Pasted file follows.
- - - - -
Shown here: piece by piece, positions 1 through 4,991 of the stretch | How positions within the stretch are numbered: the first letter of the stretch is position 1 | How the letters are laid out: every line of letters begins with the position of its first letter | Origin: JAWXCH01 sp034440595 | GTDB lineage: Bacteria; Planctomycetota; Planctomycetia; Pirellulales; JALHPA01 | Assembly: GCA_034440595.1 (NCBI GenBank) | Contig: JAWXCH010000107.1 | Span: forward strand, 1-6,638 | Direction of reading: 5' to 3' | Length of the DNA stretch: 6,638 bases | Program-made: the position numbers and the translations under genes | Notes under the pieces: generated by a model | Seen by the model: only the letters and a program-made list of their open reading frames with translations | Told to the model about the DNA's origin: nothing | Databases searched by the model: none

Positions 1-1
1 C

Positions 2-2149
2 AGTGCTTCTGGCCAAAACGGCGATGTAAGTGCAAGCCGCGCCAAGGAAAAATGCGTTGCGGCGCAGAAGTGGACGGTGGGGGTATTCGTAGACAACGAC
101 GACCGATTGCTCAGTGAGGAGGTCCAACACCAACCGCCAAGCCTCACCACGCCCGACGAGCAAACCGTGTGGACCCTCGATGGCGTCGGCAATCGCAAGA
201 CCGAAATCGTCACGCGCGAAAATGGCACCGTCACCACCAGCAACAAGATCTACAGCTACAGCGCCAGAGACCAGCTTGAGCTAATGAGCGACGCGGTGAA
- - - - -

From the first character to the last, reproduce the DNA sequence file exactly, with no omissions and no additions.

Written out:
Shown here: piece by piece, positions 1 through 4,991 of the stretch | How positions within the stretch are numbered: the first letter of the stretch is position 1 | How the letters are laid out: every line of letters begins with the position of its first letter | Origin: JAWXCH01 sp034440595 | GTDB lineage: Bacteria; Planctomycetota; Planctomycetia; Pirellulales; JALHPA01 | Assembly: GCA_034440595.1 (NCBI GenBank) | Contig: JAWXCH010000107.1 | Span: forward strand, 1-6,638 | Direction of reading: 5' to 3' | Length of the DNA stretch: 6,638 bases | Program-made: the position numbers and the translations under genes | Notes under the pieces: generated by a model | Seen by the model: only the letters and a program-made list of their open reading frames with translations | Told to the model about the DNA's origin: nothing | Databases searched by the model: none

Positions 1-1
1 C

Positions 2-2149
2 AGTGCTTCTGGCCAAAACGGCGATGTAAGTGCAAGCCGCGCCAAGGAAAAATGCGTTGCGGCGCAGAAGTGGACGGTGGGGGTATTCGTAGACAACGAC
101 GACCGATTGCTCAGTGAGGAGGTCCAACACCAACCGCCAAGCCTCACCACGCCCGACGAGCAAACCGTGTGGACCCTCGATGGCGTCGGCAATCGCAAGA
201 CCGAAATCGTCACGCGCGAAAATGGCACCGTCACCACCAGCAACAAGATCTACAGCTACAGCGCCAGAGACCAGCTTGAGCTAATGAGCGACGCGGTGAA